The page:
Tuesday, September 23, 2008


For the past 20 years the Ohio Chamber of Commerce has been in a deep embrace with the Ohio Republican Party.

What has been the result? Losses of tens upon tens of thousands of jobs.

So it strikes the STARK COUNTY POLITICAL REPORT (The Report) as being pretty strange that a politician would want to embrace a chamber of commerce at any level in Ohio.

Yet, that is exactly what Republican Ohio House - 50th District - candidate Todd Snitchler is doing.

He sought the Ohio Chamber of Commerce endorsement in his primary against current representative John Hagan's daughter, only to learn he was too late.

Snitchler is a past president of the Lake Chamber of Commerce and is currently president of the Lake Development Foundation - a close or distant cousin of the Lake Chamber of Commerce (whenever Snitchler can figure out which it is; see the Report's prior video of Snitchler hem-hawing around on exactly what the relationship is).

Now we have a report in The Repository about the demise of a Hartville company that apparently slipped away under the watchful eye of Snitchler and his Lake Chamber of Commerce friends.

Tony Fiore, Director, Labor and Human Relations, of the Ohio Chamber of Commerce (COC) appeared recently at the Green Chamber of Commerce to put the fear of God into local members on the "sick days" possible ballot issue that was then looming on the horizon. Snitchler was in attendance.

One of Fiore's big arguments was how many jobs the proposal would cost Ohio, if passed. Fiore went on to talk about how Ohio's struggling economy could not handle the competitive disadvantage that would flow from passage.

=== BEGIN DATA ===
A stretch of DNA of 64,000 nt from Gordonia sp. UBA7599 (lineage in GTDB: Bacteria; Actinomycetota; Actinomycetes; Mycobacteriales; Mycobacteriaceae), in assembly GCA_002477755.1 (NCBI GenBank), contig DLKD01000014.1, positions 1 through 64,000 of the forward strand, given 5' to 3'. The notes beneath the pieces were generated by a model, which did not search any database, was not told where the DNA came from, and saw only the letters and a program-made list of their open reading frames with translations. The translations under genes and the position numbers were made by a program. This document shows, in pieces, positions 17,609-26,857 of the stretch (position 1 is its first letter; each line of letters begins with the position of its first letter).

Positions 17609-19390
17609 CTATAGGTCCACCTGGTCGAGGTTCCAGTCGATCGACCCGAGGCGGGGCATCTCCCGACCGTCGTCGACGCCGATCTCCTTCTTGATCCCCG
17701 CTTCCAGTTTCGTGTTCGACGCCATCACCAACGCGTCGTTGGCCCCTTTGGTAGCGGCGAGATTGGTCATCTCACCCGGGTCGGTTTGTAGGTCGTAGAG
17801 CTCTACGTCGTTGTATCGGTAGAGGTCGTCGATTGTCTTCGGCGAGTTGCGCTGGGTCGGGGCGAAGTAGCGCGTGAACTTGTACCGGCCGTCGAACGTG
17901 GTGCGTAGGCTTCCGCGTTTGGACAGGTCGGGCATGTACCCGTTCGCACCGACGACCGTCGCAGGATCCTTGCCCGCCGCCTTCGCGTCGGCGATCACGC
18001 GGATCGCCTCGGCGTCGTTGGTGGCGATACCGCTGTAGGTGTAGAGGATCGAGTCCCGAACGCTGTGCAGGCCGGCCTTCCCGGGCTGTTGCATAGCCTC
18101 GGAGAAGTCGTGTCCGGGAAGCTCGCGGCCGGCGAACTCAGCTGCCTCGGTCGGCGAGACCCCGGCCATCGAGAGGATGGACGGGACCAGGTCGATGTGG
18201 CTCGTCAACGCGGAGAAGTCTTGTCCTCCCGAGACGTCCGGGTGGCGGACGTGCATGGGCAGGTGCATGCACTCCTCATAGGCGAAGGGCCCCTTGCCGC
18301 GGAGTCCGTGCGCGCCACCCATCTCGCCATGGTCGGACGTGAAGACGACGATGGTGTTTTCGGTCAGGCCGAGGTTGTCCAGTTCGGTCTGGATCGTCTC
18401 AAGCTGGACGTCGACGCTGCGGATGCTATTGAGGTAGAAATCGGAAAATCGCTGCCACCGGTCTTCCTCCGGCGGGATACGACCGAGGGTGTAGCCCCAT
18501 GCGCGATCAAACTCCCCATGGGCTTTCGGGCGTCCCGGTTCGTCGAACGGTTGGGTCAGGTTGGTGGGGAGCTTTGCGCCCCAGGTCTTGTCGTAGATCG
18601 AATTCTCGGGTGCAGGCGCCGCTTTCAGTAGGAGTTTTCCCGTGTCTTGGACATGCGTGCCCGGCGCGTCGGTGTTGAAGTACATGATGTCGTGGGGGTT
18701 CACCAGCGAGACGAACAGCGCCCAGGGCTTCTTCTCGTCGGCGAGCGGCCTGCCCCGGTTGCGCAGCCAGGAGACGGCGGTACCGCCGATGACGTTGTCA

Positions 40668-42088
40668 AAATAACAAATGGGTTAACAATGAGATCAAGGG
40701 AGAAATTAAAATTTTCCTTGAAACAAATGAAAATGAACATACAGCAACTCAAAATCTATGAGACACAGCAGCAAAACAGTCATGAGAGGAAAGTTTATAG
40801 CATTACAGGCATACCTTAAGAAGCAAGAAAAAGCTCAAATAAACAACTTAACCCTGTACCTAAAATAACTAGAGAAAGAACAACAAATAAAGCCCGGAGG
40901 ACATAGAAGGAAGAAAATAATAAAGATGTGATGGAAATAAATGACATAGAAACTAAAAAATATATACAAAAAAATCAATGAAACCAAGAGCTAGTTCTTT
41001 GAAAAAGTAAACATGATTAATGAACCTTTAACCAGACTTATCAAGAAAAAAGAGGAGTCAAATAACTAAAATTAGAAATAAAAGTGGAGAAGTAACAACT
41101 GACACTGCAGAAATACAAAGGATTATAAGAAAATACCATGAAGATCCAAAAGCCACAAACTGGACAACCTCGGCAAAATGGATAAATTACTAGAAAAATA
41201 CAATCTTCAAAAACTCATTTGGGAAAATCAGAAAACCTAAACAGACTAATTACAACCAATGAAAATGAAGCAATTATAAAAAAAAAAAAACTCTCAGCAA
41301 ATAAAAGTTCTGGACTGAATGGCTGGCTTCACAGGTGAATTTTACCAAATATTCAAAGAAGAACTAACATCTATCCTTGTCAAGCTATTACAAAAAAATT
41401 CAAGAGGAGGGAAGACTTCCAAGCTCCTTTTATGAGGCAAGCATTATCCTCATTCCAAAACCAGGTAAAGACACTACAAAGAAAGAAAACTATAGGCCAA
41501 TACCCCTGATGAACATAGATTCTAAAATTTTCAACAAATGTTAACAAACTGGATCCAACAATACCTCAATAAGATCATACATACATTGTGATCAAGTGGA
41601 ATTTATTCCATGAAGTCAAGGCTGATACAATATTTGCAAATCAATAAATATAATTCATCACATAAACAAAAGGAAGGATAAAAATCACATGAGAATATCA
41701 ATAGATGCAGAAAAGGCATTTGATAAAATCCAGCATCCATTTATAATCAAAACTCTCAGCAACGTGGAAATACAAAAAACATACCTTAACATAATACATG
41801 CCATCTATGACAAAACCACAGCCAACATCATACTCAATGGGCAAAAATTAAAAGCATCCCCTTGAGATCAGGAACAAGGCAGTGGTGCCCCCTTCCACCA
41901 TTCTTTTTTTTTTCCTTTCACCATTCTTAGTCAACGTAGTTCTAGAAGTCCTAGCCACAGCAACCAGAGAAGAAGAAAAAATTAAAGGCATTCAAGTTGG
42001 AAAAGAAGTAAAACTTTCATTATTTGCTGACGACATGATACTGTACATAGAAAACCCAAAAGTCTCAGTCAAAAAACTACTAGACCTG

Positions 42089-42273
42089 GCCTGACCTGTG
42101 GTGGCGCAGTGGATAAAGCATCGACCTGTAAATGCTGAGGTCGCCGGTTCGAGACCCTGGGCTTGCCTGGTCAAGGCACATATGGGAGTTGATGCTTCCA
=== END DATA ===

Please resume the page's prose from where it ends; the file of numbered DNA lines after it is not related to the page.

The Report then asked Fiore how he could explain how Ohio's economy is such desperate straits given the fact that the Ohio Republican Party has been in charge in Ohio over most of the immediate past 20 years and that it is well known that the Ohio Chamber of Commerce is the economic development arm of the Ohio Republican Party?

Fiore's answer?

The Republicans did not do everything that the COC told them to.

Undoubtedly, that reponse is probably highly disputable in it essence. There may have been a tweak here and a tweak there that differed insubstantially from the COC program. But certainly not enough to put the label "failed" on the COC's 20 year long prescriptions for what ails Ohio's economy.

Even the Strickland administration doesn't get it. For they have included the COC in their plan for "turning around Ohio" (remember Strickland's campaign slogan?).

Readers know that The Report is not about to be recommending Celetese DeHoff.

The Report believes that Snichler will win this race.

Unless he goes to sources other than the COC for his economic thinking (he can start by reading some "thinking outside-the-box" books on new ways of economic planning such as "Wikinomics" and Richard Florida's "The Rise of the Creative Class" and the like), Snitchler will go down in the annals of Ohio political history as "having done the same old thing" and "getting the same old results."

Is the folding of Longaberger's Hartville operation double bad news for Ohio, Stark County and the 50th voters? One, further job losses, and two - all while our local chamber of commerce guy, who wants to go to Columbus with economic prescriptions, stood by and watched it happen?

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